IT pros surprised by Gates' plans, see MS changing

After Bill Gates said last week that he will step away from a day-to-day role at the company over the next two years, users lauded his contributions to Microsoft and the IT industry. But many said they think the change could be positive for Microsoft as it manoeuvres to fend off competition from Google, Linux vendors and other emerging rivals.

For example, Christopher Wanko, a lead systems analyst at Schering-Plough Corporation described the transition plan as "absolutely good news" for Microsoft. It comes "at a time when the old school needs to become a hallowed memory, and new ideas and perspectives should come to the fore", Wanko said.

While some users were sentimental about the announcement everyone agreed change will definitely be in the air.

Canal Insurance CIO Adrian Brown said an era is ending. "I am grateful that Gates stayed as long as he did. He could have cashed out years ago. What an impact one man has made," he said.

For so long Gates played such a standout role at the company he founded in 1975 that any transformation in his role is bound to have an effect, said Rob Enderle, principal analyst at Enderle Group.

"Microsoft is so much Bill Gates in terms of corporate personality," Enderle said. "You will see that starting to change [because] he represented such a big footprint. You can't help but see some level of change. I don't think there is anyone who can replace Gates. He is larger than life."

Gates is "a brilliant strategic thinker [who] revolutionized the industry", according to John Halamka, CIO at CareGroup Healthcare System and Harvard Medical School in Boston. "However, it's clear that Microsoft has not competed well with market innovations from Google, Linux and the next generation of thin, Web-based applications."

The software vendor "needs to transform itself, and new leaders in day-to-day operations may create opportunities for radical change", he added.

Not everyone contacted by Computerworld last week was so upbeat about Gates' plan to relinquish his role as Microsoft's chief software architect. The duties Gates now performs will be split between Ray Ozzie and Craig Mundie, who both previously held chief technical officer jobs at the company.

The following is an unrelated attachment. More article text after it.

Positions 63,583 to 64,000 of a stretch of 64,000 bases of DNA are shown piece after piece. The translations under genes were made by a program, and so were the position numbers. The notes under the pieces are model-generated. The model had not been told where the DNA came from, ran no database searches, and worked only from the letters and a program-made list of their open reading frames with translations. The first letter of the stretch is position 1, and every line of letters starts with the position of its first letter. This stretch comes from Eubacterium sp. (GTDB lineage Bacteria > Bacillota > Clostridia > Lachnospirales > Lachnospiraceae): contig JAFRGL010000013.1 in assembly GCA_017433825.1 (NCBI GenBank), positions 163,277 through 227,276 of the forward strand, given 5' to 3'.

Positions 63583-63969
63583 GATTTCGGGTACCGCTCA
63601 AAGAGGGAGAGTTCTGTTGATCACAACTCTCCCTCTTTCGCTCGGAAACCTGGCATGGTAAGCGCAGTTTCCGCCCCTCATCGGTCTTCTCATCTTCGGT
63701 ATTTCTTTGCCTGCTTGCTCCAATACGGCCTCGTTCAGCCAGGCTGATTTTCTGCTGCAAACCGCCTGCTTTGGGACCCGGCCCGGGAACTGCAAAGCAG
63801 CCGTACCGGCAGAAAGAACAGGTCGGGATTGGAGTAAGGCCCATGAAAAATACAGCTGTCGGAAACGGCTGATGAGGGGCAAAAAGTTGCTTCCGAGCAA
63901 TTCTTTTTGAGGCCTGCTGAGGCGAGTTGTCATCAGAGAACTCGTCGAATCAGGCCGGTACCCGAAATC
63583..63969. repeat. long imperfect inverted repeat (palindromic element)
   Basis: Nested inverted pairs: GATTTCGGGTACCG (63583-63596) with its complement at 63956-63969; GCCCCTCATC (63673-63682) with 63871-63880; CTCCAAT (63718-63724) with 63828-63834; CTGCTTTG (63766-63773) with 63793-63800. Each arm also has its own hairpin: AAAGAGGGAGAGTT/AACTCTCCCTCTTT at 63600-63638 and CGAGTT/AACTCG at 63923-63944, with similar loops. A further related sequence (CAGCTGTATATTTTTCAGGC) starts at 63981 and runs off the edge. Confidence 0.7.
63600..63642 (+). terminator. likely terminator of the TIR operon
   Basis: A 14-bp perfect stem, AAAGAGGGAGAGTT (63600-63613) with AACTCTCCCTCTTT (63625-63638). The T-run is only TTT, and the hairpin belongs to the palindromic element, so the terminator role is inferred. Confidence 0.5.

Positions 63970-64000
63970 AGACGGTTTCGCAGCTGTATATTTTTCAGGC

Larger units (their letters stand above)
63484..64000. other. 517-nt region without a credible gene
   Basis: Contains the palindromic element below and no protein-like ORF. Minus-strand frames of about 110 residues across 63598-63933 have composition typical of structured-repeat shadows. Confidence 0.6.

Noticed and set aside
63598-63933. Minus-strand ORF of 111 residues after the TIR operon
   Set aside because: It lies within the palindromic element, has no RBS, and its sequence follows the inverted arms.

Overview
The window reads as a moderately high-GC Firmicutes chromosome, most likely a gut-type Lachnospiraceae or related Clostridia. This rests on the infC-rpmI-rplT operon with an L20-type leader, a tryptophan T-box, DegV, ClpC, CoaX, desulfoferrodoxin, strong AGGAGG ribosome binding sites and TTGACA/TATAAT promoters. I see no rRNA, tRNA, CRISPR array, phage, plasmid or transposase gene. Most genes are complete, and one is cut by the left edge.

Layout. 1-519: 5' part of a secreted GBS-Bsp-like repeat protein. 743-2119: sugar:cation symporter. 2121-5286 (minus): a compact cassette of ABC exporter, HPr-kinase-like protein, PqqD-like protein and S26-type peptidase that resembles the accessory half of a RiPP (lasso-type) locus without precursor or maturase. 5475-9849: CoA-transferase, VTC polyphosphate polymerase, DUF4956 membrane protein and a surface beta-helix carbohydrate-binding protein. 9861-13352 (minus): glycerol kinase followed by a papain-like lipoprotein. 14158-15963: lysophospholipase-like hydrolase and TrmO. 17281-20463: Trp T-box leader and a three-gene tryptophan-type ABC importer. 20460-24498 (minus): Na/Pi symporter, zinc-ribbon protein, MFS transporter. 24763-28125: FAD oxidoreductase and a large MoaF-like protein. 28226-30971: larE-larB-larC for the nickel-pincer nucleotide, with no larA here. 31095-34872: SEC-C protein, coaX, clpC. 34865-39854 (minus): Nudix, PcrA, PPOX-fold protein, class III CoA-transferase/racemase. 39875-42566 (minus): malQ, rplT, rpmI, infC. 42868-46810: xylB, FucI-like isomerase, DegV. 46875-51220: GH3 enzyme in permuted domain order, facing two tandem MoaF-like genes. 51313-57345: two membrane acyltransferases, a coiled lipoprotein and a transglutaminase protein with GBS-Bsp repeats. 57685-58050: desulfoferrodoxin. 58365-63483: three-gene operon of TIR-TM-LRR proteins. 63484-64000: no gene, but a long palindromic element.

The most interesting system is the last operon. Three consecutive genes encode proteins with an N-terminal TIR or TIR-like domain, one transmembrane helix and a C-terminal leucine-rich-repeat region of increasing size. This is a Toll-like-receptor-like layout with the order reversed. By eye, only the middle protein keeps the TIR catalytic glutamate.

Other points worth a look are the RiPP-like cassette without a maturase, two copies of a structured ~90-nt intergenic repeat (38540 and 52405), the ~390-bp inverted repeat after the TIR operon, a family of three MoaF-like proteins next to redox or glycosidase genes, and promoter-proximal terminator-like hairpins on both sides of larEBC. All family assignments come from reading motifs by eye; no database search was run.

Dan Agronow, chief technology officer at The Weather Channel Interactive, lamented the announcement as "the end of an era".

Gates is "the individual that's the embodiment of Microsoft," Agronow said. "When you think of Microsoft, you think of Bill. I think now Microsoft will be viewed more as a corporate, faceless entity, similar to IBM. I don't see that as good or bad; it's more sad."

However, Agronow predicted that the changes will likely make Microsoft even slower to respond to competitive threats. "I don't see it having the single strong personality that could turn the ship when needed, like when it finally recognized the threat of Netscape," he said.

Gates "is the heart and soul of that company, so I have to believe that his departure would make it something less than it was before", said Chris Hubbell, a software systems engineer at Westar Energy. The planned transition "makes Microsoft a little less imposing" and potentially more vulnerable to competition, Hubbell said.

David Smith, an analyst at Gartner, said Microsoft faces a changing technology landscape and needs to reinvent itself to accommodate IT trends such as the delivery of software as a service and the development of so-called Web 2.0 applications.

Gates has led Microsoft's responses to major market challenges in the past. In particular, he wrote a legendary 1995 memorandum titled "Internet Tidal Wave", in which he expounded on how critical e-commerce would become to business survival.

Join the newsletter!

Error: Please check your email address.

More about GartnerGoogleHISIBM AustraliaMicrosoft

Show Comments

Market Place